Seperis (seperis) wrote,
Seperis
seperis

whee! took leave from work!

The only time that I'm really tempted to quit smoking--other than watching the lung cancer specials on Discovery Health--is summer.

It's weird, actually I was born and raised here. My body is *adapted* to temperatures above ninety. I don't even sweat at below one hundred anymore unless there's physical activity, which only happens when I see the trampoline and think I'm actually ten and could pull off that somersault if I really, really, *really* try. Which isn't often.

But outside, while I smoke between nine-fifty and ten-fifteen--my nicotine window of sanity, if you will. It's *hot*. It's freakishly hot. But it's not unbearable by any means. But--and it hit me halfway through a chat with Dan about experimenting with pavement and fried eggs--this is what people call *small talk*.

And wow, so *that's* what people mean.

It's rote. I can easily think about porn while mouthing temperature-related obscenities and never notice. It's *common ground*. I have, in fact, finally come to the place in my life where I can carry on a normal conversation and not panic halfway through wondering if I've said something that has no reference point in the conversation whatsoever. I can do this with *groups* of people. Legions, even.

Cool.



Work

I've been given the honor of blitzing--that means, fourteen interviews a day, two per hour, with the four o'clock hour off to finish cases. If you've read here enough, you know this is also called *suicide*. But creative suicide--I volunteered for it. My current schedule is eight a day total, or thirty-four a week. Monday and Tuesday, I'll see and finish a total of twenty-eight cases. This is how we cope with the hiring freeze and the way people are quitting right and left.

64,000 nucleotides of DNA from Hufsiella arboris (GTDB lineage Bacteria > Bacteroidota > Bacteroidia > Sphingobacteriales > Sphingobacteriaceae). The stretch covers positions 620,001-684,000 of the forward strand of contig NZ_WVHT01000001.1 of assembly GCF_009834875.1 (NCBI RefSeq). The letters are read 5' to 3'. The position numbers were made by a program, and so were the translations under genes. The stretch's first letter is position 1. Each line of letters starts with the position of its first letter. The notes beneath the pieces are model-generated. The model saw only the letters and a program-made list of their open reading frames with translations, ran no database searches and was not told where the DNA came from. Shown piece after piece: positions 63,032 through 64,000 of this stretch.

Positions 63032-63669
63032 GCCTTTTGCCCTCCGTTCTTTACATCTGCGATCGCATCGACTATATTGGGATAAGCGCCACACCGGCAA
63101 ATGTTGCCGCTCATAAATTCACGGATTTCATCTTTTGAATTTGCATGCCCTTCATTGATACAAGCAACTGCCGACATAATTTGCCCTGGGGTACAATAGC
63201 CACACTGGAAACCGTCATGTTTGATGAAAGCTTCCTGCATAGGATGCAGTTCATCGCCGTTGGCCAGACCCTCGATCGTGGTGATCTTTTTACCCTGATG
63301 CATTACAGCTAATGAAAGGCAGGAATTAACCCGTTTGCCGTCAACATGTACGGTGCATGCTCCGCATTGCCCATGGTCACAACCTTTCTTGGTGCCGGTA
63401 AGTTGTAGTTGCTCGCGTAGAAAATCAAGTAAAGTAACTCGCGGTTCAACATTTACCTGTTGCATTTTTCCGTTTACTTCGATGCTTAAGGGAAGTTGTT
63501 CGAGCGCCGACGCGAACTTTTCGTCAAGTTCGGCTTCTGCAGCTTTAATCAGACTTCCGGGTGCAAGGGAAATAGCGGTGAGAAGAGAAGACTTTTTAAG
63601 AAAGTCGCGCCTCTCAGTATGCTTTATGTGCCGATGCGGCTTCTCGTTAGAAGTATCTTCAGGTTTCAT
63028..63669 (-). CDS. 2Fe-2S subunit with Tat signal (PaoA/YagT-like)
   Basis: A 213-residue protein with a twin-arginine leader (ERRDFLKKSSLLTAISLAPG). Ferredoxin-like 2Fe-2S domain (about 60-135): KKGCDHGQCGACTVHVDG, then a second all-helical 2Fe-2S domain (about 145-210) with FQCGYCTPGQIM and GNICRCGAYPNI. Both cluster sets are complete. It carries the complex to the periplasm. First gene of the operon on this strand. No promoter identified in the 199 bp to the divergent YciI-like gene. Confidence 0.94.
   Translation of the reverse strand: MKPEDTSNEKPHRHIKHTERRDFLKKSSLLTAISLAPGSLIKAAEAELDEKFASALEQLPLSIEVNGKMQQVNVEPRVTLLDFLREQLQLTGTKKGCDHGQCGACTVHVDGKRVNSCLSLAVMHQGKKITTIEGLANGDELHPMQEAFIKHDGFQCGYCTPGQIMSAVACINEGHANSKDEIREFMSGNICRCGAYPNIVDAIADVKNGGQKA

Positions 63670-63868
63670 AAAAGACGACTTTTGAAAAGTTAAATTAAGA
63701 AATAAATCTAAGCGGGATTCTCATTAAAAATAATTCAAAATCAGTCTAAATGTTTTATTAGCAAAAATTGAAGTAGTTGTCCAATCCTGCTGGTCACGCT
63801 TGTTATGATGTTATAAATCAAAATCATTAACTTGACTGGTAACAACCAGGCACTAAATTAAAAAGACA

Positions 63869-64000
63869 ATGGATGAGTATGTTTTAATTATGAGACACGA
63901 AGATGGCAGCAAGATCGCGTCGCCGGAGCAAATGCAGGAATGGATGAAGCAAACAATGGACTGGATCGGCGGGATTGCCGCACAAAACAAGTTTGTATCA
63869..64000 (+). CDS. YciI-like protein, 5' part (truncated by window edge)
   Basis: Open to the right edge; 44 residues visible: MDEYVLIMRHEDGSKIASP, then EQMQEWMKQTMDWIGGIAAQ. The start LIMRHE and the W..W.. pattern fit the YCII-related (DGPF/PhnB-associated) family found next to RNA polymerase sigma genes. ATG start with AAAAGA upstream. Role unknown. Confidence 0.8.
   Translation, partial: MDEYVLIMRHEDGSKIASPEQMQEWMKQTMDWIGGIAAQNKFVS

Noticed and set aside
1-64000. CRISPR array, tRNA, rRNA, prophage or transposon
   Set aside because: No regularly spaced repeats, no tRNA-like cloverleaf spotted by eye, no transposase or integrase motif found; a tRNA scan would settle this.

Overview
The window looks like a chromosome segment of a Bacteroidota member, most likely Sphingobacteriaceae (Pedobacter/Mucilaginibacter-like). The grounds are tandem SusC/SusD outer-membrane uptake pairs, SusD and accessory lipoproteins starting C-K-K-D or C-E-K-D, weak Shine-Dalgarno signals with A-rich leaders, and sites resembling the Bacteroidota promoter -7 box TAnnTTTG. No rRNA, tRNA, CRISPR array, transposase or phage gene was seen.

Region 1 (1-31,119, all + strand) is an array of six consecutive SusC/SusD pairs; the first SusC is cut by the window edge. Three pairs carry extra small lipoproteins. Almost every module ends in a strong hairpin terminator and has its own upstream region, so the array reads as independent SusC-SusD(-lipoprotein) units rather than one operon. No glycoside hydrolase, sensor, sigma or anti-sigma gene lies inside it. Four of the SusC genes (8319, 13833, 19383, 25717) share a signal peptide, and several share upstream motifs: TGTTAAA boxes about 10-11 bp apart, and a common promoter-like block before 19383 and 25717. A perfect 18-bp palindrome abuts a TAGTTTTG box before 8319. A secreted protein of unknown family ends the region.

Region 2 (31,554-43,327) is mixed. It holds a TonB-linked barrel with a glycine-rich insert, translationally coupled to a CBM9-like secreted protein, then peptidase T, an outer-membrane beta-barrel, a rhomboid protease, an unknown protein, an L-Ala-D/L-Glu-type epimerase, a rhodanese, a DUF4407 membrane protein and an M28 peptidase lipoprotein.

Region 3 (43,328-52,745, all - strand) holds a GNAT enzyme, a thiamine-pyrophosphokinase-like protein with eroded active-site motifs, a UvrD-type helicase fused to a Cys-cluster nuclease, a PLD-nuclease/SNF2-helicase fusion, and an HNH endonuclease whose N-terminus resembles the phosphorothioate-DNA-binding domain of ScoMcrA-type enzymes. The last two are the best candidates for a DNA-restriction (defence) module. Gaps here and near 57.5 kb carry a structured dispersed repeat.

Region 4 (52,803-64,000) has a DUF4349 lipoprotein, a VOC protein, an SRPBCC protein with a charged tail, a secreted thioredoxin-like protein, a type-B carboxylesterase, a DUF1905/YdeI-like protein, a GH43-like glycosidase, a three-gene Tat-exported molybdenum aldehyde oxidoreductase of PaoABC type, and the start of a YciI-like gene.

I have two types of clients--those that really like me, to the point of asking for me specifically, either because they've interviewed with me before or because my reputation has been bandied about during dinner conversation, and those that hate me, for the same reason.

I learned, pretty fast, that turnover in the state offices mean that most clients not only never see the same caseworker twice, they also don't see *experienced* caseworkers twice. It's hard to build a reputation of any kind when your tenure is a year. At least, not a good one. I also learned, though this isn't particularly new information, that those that receive beneifts are, for the most part, a community unto themselves. They've been doing this for generations. They are broken up by ethnic groups, but for the most part, interviewing one person in one of these means that for good or bad, your name is known throughout. My most treasured memory is calling a client to tell her about her benefits, and talking to *three other clients I interviewed* that were over at her house for lunch. I'd interviewed them all in the last two week period. Very cool.